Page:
Lebanon 'requests FBI help' to shut down black market currency exchange apps: officials
A US Department of Justice spokesperson, however, refused to confirm or deny the report.
"As a policy, the Ministry of Justice does not publicly comment on requests for legal assistance from foreign governments on cases being investigated, including confirming or denying the existence of such requests," the spokesperson told Al-Hurra, a US government funded Arabic news service.
The Lebanese government says that these online platforms have contributed to the national currency’s latest crash, as the black market rate hit 12,000 Lebanese liras to the dollar on Saturday, amid an unprecedented economic crisis which has impoverished mostt of the country.
Lebanese public prosecutor Ghassan Khoury told Al Hurra that platforms like Google Play and Facebook have enabled access to the rogue apps and social media pages in Lebanon.
As Google and Facebook are accountable under US law, the Lebanese request seeks to force these companies to shut down the apps and pages, he said.
Khoury added that the judicial authorities in Lebanon initially contacted local companies to block the applications, including telecom company Orego.
However, he added that “the [local] companies said they have no ability to do so, and confirmed that this action is limited to American companies. They said we had two options: either to communicate directly with the companies or with the US authorities.”
"But in a case concerning currencies and the exchange rate, we do not know whether the request will be met or not," he said.
Orego’s general manager Imad Kreidieh tweeted that the company has imposed a ban on websites that publish the illegal exchange rate, but is unable to block applications and pages on Google Play and Facebook.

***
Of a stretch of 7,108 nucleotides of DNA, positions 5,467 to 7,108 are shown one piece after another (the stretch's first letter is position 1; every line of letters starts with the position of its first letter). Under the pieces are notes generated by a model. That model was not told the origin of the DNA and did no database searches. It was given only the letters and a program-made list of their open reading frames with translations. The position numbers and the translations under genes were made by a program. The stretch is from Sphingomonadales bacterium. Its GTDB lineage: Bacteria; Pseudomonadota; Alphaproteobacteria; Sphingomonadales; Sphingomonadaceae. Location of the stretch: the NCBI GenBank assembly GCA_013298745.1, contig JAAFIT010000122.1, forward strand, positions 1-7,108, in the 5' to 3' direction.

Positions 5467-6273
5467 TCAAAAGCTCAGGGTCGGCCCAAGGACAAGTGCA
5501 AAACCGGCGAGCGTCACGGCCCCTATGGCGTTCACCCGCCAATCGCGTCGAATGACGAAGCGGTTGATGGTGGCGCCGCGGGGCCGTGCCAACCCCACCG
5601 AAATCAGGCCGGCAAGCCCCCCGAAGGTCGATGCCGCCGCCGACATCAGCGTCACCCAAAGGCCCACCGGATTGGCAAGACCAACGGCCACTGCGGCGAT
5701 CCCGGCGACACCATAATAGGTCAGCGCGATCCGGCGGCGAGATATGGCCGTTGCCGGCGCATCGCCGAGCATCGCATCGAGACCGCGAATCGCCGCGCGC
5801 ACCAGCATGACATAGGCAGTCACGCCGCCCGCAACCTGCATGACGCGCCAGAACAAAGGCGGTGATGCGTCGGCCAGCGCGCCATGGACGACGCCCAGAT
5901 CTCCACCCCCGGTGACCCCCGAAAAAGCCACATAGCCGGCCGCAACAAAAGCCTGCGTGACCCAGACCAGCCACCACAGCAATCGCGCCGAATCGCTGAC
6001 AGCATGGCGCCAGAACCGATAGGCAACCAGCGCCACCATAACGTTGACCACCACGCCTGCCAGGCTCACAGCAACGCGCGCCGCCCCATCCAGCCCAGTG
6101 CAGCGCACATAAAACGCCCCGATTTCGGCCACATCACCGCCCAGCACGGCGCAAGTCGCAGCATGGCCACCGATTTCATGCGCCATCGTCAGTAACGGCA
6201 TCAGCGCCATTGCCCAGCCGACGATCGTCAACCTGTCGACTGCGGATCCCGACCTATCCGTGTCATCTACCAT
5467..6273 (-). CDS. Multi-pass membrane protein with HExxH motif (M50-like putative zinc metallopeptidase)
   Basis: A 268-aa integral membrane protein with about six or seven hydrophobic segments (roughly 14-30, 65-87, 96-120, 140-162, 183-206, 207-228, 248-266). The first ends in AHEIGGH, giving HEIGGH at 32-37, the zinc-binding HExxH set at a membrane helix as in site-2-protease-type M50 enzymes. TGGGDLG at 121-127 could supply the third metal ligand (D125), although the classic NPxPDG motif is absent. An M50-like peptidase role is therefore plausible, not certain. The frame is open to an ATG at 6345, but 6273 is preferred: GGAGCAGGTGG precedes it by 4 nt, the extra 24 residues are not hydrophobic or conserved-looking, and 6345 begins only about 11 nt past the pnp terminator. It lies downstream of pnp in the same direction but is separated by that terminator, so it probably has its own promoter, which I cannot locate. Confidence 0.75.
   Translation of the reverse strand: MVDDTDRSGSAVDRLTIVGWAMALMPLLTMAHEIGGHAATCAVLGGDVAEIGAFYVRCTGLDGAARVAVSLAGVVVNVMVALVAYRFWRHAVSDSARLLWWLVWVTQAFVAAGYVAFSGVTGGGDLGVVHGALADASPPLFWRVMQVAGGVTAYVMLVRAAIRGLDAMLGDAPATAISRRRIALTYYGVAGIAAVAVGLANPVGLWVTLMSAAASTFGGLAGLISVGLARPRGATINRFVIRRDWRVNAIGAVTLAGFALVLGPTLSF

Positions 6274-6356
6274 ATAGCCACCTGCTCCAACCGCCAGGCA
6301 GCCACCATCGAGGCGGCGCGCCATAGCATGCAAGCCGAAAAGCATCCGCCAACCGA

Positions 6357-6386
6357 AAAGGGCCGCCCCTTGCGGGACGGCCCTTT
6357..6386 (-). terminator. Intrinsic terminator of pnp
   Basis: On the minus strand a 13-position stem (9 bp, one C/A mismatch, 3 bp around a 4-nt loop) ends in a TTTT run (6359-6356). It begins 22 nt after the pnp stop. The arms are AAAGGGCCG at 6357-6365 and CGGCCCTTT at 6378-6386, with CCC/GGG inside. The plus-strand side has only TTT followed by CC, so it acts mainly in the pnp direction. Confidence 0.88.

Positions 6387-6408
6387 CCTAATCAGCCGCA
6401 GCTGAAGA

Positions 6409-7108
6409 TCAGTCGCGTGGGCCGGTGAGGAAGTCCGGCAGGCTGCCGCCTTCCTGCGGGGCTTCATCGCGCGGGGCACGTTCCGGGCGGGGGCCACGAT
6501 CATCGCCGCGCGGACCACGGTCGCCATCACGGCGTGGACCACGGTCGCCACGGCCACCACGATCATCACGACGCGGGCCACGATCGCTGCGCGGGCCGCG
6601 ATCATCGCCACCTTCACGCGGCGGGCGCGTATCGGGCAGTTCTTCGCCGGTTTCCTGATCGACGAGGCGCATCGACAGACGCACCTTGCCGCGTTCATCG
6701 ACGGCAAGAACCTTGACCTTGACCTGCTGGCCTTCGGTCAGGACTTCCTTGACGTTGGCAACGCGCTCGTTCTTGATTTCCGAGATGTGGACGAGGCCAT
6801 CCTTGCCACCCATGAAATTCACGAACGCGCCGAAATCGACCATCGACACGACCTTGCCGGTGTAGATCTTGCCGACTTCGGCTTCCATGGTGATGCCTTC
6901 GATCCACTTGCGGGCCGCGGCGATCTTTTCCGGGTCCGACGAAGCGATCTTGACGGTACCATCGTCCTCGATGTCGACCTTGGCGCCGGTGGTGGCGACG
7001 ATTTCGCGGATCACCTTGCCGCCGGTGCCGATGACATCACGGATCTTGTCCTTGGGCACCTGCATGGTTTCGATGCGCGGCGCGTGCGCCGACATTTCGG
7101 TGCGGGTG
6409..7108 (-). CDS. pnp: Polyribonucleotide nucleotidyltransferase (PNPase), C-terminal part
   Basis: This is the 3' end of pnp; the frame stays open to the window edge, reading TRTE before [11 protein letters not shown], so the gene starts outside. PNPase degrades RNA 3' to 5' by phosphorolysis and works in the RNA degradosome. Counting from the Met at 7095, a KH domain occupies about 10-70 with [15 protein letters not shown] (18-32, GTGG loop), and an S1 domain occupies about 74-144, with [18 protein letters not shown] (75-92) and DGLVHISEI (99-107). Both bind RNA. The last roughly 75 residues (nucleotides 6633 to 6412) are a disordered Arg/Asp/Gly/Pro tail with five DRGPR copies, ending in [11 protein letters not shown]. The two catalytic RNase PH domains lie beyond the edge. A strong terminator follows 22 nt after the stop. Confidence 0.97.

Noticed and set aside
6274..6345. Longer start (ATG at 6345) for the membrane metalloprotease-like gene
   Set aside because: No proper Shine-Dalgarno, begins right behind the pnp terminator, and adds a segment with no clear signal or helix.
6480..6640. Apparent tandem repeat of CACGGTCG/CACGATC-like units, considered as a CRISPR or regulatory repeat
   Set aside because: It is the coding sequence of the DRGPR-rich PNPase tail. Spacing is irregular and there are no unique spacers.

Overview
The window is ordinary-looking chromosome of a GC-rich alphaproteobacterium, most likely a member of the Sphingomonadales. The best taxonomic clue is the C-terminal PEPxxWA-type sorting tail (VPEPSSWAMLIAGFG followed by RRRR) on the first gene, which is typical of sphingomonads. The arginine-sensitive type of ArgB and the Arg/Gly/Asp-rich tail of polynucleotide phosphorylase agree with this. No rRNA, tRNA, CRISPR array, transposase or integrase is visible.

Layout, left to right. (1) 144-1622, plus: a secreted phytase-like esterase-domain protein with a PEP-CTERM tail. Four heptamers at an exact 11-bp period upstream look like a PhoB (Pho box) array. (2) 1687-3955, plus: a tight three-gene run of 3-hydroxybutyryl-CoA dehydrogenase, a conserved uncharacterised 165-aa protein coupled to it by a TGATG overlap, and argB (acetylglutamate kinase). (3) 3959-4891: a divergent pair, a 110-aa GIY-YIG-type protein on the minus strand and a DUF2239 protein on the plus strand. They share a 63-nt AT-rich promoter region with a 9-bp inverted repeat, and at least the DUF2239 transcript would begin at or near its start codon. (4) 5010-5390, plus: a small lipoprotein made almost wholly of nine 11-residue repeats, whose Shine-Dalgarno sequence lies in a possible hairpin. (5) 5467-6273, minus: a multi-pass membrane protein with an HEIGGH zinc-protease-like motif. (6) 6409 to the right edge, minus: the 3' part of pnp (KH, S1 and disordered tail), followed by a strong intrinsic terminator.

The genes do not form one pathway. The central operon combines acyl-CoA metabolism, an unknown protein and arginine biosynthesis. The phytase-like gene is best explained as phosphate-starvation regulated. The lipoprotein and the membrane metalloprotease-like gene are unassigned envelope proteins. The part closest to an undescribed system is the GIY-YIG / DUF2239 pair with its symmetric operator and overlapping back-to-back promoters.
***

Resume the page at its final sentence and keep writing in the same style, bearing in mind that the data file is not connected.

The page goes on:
The Lebanese lira hit an all-time low on the black market in early March, and there is a huge discrepancy between the black market rate and the official rate, which has been around 1500 liras to the dollar since 1997.
Lebanese President Michel Aoun ordered the central bank governor on March 2 to open an investigation into currency trading, while protests erupted against government inaction as the country falls deeper into poverty.
Aoun added that traders should be prosecuted if they were responsible for the currency’s decline.
During a meeting this week over the currency crash, Lebanese caretaker Prime Minister Hassan Diab said "although these platforms do not actually reflect the exchange rate, they have become a reference for cashiers as well as for traders in various types of goods."
Khoury accused the apps and social media pages of adding to Lebanon's economic woes.
"The request [to the US authorities] was made for several reasons, including manipulating the exchange rate of the Lebanese pound, undermining confidence in the public finances of the Lebanese state, and corrupting the supply and demand base through fraud and speculation," he told Al-Hurra, adding that the relevant website addresses had been provided to the FBI.
The Lebanese parliament on Friday approved a $246 million loan from the World Bank that would provide cash assistance for more than 160,000 families in the small country, which has been hit by an unprecedented economic crisis exacerbated by the coronavirus pandemic.
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